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Local guide, naturalist, hiking expert and owner of the Hole Hiking Experience, Cathy Shill, shares some updates on area wildlife activity, nature news and a suggested spring hiking tour:
Snow has melted near town exposing the brown landscape of early spring. If you look closely, you will see that plants have started to “green up” producing shoots, which is a welcome food for all herbivores. Jackson Hole temperatures have reached the low sixties. By the end of the month, overall snow accumulation is 360 inches. These next two months can be quite wet so reaching average-400 inches of snow is quite probable.
March 19 was the spring equinox so night and day are of equal length. Light spurs change. Increased daylight causes hormonal changes in animals, in plants, and I am sure in us. Underneath the snowpack, small rodents are becoming territorial as they prepare for mating season. Plants have swollen terminal buds. Aspen trees have started to produce male catkins. Look for changes south in the valley where it is warmer, lower in latitude and elevation.
With the melting snow, animals are starting to move. The number of elk on the National Elk Refuge varies each day as they begin to travel north. They seem to dance with the weather and science has proven they can detect changes in barometric pressure. Spring storms bring them back lower in elevation. Moose can be found browsing on Antelope Bitterbrush near the airport and the town of Kelly. Bears have been seen and more will emerge from winter dens each day.
Spring weather can be unpredictable; sunny one day and wet, snowy the next. Spring storms can stress herbivores. Plant eaters- moose, elk, deer, bison, big horn sheep- are at their leanest in March. They have just survived about five months without a consistent nourishing food source. Since most plants are dormant in the winter, they are not photosynthesizing so not producing food. Spring storms can be quite stressful as the animals try to move through wet, heavy snow.
The call of the red-wing blackbird, the brilliant blue of the mountain bluebird and the trill of the meadowlark brighten the month. Town is beginning to quiet. There is one more week of ski season at the Jackson Hole Mountain Resort. Here’s to the joy of spring!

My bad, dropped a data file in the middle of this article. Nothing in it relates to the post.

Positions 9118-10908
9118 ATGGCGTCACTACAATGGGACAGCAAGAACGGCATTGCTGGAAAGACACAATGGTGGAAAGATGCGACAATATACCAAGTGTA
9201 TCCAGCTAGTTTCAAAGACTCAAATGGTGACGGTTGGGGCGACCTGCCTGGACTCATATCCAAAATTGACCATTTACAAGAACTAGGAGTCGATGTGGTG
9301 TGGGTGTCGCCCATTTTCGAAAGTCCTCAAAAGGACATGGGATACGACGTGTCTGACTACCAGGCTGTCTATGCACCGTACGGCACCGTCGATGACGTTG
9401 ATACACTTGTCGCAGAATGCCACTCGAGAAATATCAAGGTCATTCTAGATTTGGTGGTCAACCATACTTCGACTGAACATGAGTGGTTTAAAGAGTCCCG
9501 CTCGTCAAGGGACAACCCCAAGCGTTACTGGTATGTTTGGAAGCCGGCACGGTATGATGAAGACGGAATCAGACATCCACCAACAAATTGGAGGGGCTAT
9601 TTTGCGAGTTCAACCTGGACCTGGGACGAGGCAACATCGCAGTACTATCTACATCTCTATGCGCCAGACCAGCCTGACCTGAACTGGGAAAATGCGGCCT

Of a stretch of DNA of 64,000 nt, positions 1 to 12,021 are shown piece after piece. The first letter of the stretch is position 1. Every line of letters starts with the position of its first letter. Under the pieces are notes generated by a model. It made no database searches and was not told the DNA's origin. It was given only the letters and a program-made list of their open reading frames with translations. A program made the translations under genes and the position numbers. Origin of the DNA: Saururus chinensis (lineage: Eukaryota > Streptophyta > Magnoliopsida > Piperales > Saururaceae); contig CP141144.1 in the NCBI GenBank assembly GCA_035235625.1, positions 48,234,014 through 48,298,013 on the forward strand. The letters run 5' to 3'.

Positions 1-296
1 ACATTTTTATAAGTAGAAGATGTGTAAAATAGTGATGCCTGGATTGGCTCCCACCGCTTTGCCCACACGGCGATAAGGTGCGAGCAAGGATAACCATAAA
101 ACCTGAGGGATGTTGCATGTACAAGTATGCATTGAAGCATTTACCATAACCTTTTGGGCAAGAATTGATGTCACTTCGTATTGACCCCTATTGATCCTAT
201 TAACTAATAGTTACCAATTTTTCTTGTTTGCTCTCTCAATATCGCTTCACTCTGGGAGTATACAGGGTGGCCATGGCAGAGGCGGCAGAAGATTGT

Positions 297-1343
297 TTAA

What’s in the woods:
- 3/4-Huckleberry Hot Springs- two cow moose, muskrat
- 3/4-highway 89/191- bald eagle, numerous moose north of town
- 3/6-red tail hawk flying over town
- 3/7-sunny, spring-like day
- 3/9-robins return to the valley
- 3/13-kestral seem south of town
- 3/15-mountain bluebirds return!
- 3/16-week of rain/snow mix
- 3/21-high school butte- one mature, two immature bald eagles playing on thermals
- 3/22-Teton village road- two moose
- 3/23-early morning- coyotes yipping
- 3/24-rafter J- mature bald eagle in cottonwood tree
- 3/25-grand Teton park- seven moose near airport
- 3/28-snake river- two Trompeter swans, mature bald eagle
- 3/29-male catkins on Aspen trees south of town
- 3/30-south park- meadowlark, juncos, bluebird, red tail hawk
Corn snow! If temperatures freeze at night, the snow consolidates so you can stay on top until the sun melts it once again. Early morning excursions are a must. Skate or cross-country skiing in Grand Teton Park are a blast. Just park at the Taggert Lake trailhead and off you go. If you head east, you will come to the Snake River which is always a nice place to explore. Mud season has begun so walking on bike paths is a nice option. They traverse the valley. One of my favorites is to park south of town, near Melody Ranch on Highway 89/191 and walk south towards the river. Have fun! Experience nature! Join us to make the most of your Jackson Hole visit! Our tours are educational, inspirational, and fun for all ages. Call Jackson Hole Central Reservations at 888-838-6606 to book a guided nature tour with the Hole Hiking Experience.
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